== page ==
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# C1 Arithmitic series help Watch

1. Merry Christmas everyone,

I'm just a little confused on some questions that frequently pop up in the papers.

Thay say something like,

Prove that the sum of the first n positive integers is given by
1/2 n(n + 1)

And I know that you show something like

Sn= 1+2+3+...+n
Sn= n+(n-1)+(n-2)+...+1
2Sn= n(n+1)
Sn= 1/2 n(n+1)

But it makes no sense at all :s

Why does this happen and why does it become to that formula?
2. Sn = n + (n-1) + (n-2) + ... + 1
Rearrange the terms into pairs that each total n+1:
Sn = [n + 1] + [(n-1) + 2] + [(n-2) + 3] + ...
There will always be n/2 such pairs in the sequence, so:
Sn = n/2(n+1)
3. S_n = 1 + 2 + ... + n should be obvious

S_n = n + (n-1) + (n-2) + ... + 1 is S_n written backwards (e.g. 1 + 2 + 3 + 4 + 5 = 5 + 4 + 3 + 2 + 1, they're the same thing)

Now if you add the first line and the second line, on the left hand side you get S_n + S_n = 2S_n.

On the right hand side, add the terms like they're in a column.

So first add the 1 and the n, to get 1 + n
Then add the 2 + (n-1), to get 1 + n
Then the 3 + (n-2), to get 1 + n
...
Then the n + 1, to get 1 + n

You get 1 + n every time and there are n terms, so all together you have n(1+ n) on the right hand side.

Left hand side = 2S_n
Right hand side = n(n+1)

So 2S_n = n(n+1)
4. (Original post by Swayum)
S_n = 1 + 2 + ... + n should be obvious

S_n = n + (n-1) + (n-2) + ... + 1 is S_n written backwards (e.g. 1 + 2 + 3 + 4 + 5 = 5 + 4 + 3 + 2 + 1, they're the same thing)

Now if you add the first line and the second line, on the left hand side you get S_n + S_n = 2S_n.

On the right hand side, add the terms like they're in a column.

So first add the 1 and the n, to get 1 + n
Then add the 2 + (n-1), to get 1 + n
Then the 3 + (n-2), to get 1 + n
...
Then the n + 1, to get 1 + n

You get 1 + n every time and there are n terms, so all together you have n(1+ n) on the right hand side.

Left hand side = 2S_n
Right hand side = n(n+1)

So 2S_n = n(n+1)
Wait, if n = 1, why does n - 1 = 2?

Also, shouldn't the formula be Sn = n/2[2a + (n-1)d]

5. (Original post by im so academic)
Wait, if n = 1, why does n - 1 = 2?

Also, shouldn't the formula be Sn = n/2[2a + (n-1)d]

Given a=1 in this case, and d=1 we can simplify your formula to the above.
Given a=1 in this case, and d=1 we can simplify your formula to the above.
Oh, thank you very much!

But is it possible to do it the "[2a + (n-1)d]" way and then simplify it, right?
7. (Original post by im so academic)
Wait, if n = 1, why does n - 1 = 2?

Also, shouldn't the formula be Sn = n/2[2a + (n-1)d]

If n = 1, you're asking to sum the series with just one term: 1. So there doesn't exist an (n-1)th term in this context. The question is to sum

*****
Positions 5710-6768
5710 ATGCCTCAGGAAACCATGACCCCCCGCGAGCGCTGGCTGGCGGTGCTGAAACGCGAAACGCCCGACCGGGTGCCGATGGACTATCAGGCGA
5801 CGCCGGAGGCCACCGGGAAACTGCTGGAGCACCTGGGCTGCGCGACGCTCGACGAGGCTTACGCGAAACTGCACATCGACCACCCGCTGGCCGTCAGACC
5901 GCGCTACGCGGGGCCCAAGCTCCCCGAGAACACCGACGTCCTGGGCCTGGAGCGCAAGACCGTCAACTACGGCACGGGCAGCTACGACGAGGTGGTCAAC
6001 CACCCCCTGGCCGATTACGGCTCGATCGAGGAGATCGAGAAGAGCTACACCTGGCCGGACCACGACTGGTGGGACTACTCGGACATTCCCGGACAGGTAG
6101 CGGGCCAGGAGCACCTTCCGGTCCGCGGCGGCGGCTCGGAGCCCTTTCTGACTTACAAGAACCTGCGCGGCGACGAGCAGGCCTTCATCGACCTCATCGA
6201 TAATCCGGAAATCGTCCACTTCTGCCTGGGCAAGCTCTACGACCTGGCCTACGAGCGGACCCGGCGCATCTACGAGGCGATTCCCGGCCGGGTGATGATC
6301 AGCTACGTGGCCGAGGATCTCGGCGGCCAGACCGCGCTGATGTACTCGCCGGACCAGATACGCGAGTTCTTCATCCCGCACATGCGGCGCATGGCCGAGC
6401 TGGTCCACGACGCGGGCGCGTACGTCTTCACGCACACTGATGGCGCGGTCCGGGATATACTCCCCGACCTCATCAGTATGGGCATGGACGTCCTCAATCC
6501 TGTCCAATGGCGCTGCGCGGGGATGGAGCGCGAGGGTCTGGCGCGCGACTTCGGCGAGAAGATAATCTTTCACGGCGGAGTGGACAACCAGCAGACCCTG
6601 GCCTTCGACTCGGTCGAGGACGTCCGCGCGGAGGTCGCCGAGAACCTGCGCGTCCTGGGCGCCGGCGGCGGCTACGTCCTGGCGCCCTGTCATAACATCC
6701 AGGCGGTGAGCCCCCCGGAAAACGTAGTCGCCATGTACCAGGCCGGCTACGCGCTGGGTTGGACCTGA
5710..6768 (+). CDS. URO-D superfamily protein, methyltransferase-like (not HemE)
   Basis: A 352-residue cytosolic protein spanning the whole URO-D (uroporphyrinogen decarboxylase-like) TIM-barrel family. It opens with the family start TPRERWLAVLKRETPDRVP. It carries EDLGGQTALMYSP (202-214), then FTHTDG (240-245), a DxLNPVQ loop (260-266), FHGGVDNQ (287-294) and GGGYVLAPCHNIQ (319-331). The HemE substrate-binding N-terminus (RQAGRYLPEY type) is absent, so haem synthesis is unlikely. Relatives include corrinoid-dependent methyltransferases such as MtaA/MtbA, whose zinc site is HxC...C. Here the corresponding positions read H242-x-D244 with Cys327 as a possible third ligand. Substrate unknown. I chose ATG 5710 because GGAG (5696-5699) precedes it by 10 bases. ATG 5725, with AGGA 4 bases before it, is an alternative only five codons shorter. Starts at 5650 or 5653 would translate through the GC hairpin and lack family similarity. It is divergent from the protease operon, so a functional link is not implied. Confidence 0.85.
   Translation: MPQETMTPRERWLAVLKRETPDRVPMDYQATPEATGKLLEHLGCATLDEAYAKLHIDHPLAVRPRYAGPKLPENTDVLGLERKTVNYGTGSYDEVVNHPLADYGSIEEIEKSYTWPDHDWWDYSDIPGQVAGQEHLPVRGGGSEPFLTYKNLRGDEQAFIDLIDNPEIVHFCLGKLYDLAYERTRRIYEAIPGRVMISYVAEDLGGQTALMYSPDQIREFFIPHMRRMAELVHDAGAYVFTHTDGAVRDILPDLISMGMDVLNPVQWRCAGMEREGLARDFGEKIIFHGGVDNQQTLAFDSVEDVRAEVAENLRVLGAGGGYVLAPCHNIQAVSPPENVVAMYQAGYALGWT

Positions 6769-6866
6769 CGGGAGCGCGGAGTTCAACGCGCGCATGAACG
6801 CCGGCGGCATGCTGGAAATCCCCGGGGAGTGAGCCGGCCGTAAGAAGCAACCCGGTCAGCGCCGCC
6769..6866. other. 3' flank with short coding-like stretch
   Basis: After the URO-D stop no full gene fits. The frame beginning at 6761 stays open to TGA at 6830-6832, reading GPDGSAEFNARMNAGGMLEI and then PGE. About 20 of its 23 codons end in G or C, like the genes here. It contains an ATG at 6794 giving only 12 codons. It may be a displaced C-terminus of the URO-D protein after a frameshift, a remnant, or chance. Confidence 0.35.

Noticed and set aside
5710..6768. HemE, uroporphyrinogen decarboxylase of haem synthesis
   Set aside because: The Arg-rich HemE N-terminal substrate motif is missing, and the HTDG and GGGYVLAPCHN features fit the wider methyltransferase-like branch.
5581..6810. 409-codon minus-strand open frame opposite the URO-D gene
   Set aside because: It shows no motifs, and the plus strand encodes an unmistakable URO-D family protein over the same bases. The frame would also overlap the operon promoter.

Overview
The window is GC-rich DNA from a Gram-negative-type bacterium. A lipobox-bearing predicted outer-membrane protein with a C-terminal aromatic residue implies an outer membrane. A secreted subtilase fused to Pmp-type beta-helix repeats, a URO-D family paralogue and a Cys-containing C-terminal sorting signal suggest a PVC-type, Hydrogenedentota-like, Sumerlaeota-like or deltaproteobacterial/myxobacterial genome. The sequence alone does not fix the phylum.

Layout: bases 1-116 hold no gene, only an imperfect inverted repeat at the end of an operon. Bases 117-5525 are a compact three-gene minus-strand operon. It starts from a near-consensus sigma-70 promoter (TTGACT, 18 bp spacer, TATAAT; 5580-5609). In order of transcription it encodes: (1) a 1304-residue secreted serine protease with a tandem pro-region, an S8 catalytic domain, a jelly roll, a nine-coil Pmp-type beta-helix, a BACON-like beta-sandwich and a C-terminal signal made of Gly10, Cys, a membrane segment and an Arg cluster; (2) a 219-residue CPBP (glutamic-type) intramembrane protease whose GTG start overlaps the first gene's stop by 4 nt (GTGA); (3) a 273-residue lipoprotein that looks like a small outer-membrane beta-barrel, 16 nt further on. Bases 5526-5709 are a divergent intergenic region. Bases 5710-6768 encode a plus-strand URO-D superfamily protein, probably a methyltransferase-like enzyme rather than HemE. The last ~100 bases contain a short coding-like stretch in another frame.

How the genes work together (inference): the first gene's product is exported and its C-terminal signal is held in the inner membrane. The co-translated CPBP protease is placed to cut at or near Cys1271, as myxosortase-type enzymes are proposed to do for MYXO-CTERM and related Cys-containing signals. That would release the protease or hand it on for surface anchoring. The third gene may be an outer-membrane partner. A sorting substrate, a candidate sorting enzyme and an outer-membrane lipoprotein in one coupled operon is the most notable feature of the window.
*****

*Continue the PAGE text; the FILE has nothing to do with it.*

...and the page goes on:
1 + 2 + 3 + ... + n

You can let n = 3, in which case you're summing 1 + 2 + 3 = 6. The way our method works is that

S_3 = 1 + 2 + 3 (forwards)
S_3 = 3 + 2 + 1 (backwards)

Add those lines to get 2S_3 = (1+3) + (2+2) + (3+1) = 4 + 4 + 4 = 3*4 = 12
So S_3 = 6

You can let n = 1, in which case you're summing 1 = 1. The way our methods works is that

S_1 = 1 (forwards)
S_1 = 1 (backwards)

Add and you get 2S_1 = 1 + 1 = 2

So S_1 = 1

S_n = 0.5n(2a + d(n-1)) is the sum starting from the number a and with any difference between two terms. The person above asked for the formula starting from the number 1 and with a difference of 1 between any two numbers.

Clearly, starting at a with a difference of d is a more general way of doing it, and that formula is derived in exactly the same way as writing the series backwards and adding it.
8. (Original post by im so academic)
Oh, thank you very much!

But is it possible to do it the "[2a + (n-1)d]" way and then simplify it, right?
Yes, just scribbled it down.

Sn=n/2[2a+d(n-1)]

We know a=1 and d=1

Sn=n/2[(2x1)+1(n-1)]

Sn=n/2[(2+n-1)]

Sn=n/2(n+1)

You could then multiply both sides by two and then divide again, but its trivial. And that's the 'proof'. Enjoy
9. (Original post by im so academic)
Wait, if n = 1, why does n - 1 = 2?

Also, shouldn't the formula be Sn = n/2[2a + (n-1)d]

Oh I see what you've misunderstood. I said that

"S_n = 1 + 2 + ... + n should be obvious

S_n = n + (n-1) + (n-2) + ... + 1 is S_n written backwards"

We're not saying that the terms that are above and below each other are EQUAL. No no no. We're saying, let's add them TOGETHER. It's like

1 + 2 + 3 + 4 is still the same as 4 + 3 + 2 + 1 but written backwards, isn't it? The quantity doesn't change.

But the point is to now add the first terms together: 1 and 4

Then add second terms together: 2 and 3

Then third terms: 3 and 2

Then fourth terms: 4 and 1

Notice all of these are 5! 1 + 4 = 5, 2 + 3 = 5, 3 + 2 = 5, 4 + 1 = 5. That's the point - they all equal the same thing, and there are n of them, so we can add them together easily.
Yes, just scribbled it down.

Sn=n/2[2a+d(n-1)]

We know a=1 and d=1

Sn=n/2[(2x1)+1(n-1)]

Sn=n/2[(2+n-1)]

Sn=n/2(n+1)

You could then multiply both sides by two and then divide again, but its trivial. And that's the 'proof'. Enjoy
In this question, they wouldn't accept that as a proof because you haven't explained why S_n = 0.5n(2a + d(n-1)). Usually, you can just quote that formula in C1 questions, but you wouldn't be allowed to/it wouldn't be acceptable in this question.
11. (Original post by Swayum)
In this question, they wouldn't accept that as a proof because you haven't explained why S_n = 0.5n(2a + d(n-1)). Usually, you can just quote that formula in C1 questions, but you wouldn't be allowed to/it wouldn't be acceptable in this question.
Yes, fair enough, I see that, but academic was asking why the other formula couldn't be used I think. Hopefully I don't get this question in January, hopefully something more exciting...

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